5 Lessons from 1st year as a new CISO at a US Bank

Jul 13th 2022

Adam Palmer
MBA, JD, CISSP
CISO at a regional US Bank

 

For the last 10 years I worked in the EU and Asia-Pacific regions, but in 2021, I became the Chief Information Security Officer (CISO) for a regional US Bank.  This new experience has been both challenging and exciting.

Below are five key lessons learned from my first year as a CISO at a US bank.

1. Communication is the foundation of success

Maturing and building a cybersecurity program is a large task, but it can only be successful if key business unit leaders are supportive.  To achieve this support, our team started monthly “alignment meetings” to review the program. Our team also sends weekly reports on activity to key internal leaders.  This is in addition to regular briefings to internal committees, the board, and executives.

Finally, we initiated a major program to improve risk quantification and reporting so business leaders receive better information for decision making.  This communication has helped foster transparency and support.

 

2. Prioritization is critical

The cliché is that “you can’t’ boil the ocean” and this is very true for the success of a large security program.  As a CISO, I often see many problems I want to fix, but the reality is that if I try to do everything, then I may fail.  Our team spent a year carefully analyzing our security needs and business requirements.

We then received input from internal stakeholders. Spend more time planning than acting.  Prioritize carefully the actions that really value.

 

3. Global requirements and events affect everything

Privacy requirements are increasingly becoming extraterritorial.  Business is global, with citizens of many countries interacting with our bank.  Further expansion of online banking is likely to increase the diversity and global scope of customers.  Any organization of the size of our bank ($23 billion US assets) has to consider global compliance and security requirements.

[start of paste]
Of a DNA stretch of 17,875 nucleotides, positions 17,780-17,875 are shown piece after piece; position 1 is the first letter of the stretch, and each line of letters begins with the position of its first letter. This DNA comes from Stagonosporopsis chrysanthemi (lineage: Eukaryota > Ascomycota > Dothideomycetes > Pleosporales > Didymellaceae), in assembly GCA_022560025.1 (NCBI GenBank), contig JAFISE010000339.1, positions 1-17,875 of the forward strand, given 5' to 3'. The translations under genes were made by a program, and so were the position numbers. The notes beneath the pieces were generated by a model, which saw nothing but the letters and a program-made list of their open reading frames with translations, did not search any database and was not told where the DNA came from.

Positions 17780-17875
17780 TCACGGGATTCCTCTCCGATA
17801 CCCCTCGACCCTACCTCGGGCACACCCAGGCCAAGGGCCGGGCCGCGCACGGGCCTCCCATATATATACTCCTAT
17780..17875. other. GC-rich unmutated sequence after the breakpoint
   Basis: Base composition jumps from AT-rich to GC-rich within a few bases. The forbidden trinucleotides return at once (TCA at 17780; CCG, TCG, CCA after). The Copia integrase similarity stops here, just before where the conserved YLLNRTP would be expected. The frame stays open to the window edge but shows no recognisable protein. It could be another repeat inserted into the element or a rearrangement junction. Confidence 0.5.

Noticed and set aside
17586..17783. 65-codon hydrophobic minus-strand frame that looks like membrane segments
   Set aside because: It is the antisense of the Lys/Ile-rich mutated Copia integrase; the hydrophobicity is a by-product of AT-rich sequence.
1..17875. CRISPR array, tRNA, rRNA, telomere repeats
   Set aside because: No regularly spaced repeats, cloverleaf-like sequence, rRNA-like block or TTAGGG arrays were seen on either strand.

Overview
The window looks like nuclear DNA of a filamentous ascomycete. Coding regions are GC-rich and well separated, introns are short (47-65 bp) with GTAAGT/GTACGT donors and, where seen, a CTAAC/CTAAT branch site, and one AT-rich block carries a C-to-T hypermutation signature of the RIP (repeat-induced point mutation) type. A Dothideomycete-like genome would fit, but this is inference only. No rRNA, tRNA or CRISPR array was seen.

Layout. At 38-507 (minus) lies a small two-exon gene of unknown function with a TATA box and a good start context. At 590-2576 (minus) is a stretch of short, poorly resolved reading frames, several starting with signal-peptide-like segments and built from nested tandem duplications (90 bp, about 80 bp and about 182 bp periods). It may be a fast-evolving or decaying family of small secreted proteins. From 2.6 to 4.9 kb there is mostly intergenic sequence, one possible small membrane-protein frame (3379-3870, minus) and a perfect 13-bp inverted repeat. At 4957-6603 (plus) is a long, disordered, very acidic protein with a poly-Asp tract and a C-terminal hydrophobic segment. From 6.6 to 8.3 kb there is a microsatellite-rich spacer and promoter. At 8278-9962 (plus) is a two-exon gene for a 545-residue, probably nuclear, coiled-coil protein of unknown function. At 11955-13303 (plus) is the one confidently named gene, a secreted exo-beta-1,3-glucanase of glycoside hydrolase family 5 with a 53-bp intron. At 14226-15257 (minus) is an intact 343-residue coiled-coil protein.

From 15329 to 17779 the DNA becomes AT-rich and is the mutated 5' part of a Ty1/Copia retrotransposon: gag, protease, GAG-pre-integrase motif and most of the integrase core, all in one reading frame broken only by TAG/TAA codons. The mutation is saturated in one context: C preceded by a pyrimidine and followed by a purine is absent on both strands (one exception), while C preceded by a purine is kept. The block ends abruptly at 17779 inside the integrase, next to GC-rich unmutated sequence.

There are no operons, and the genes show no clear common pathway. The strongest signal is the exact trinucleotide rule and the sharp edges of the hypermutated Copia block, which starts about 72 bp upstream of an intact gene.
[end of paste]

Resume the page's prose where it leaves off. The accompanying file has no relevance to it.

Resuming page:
The threat of cyber attacks from events such as the war in Ukraine, has also reinforced the global nature of cybersecurity.  Even a regional US bank, must stay aware of global events and requirements.

 

4. Use vendors that provide good support and value

Consolidate vendors and cut off those that don’t understand your needs or add value.  As I moved from a security vendor to a customer, I quickly recognized the difference in how some vendors made work simple, while other vendors acted as if we did not matter to them.  It has been important for our security team to identify vendors that we trust.  As we consolidate our vendor list, we are focusing on the vendors that are truly helpful.

As a CISO, I have enough challenges.  Having vendors that are easy to work with and helpful just makes everything easier.

 

5. Support your team and they will support you

Many times in my first year, I relied on my team to go above and beyond to get a project finished or manage a security event.  Look after your team and they look after you.  Make sure they are supported, both personally and professionally.

Focus on creating team well-being and a good work environment.  This first year reinforced for me that I can’t do anything well if my team is not priority #1.

 

About the author

Adam Palmer, (MBA, JD, CISSP) is the CISO at First Hawaiian Bank where he leads all cybersecurity operations. Adam is a former U.S. Navy Officer with 20 years of cybersecurity experience. Adam lived for 10 years in the European Union (EU) where he worked for large multi-national organizations. He has also worked extensively in the Asia-Pacific region.  Adam is currently based in Honolulu, Hawaii.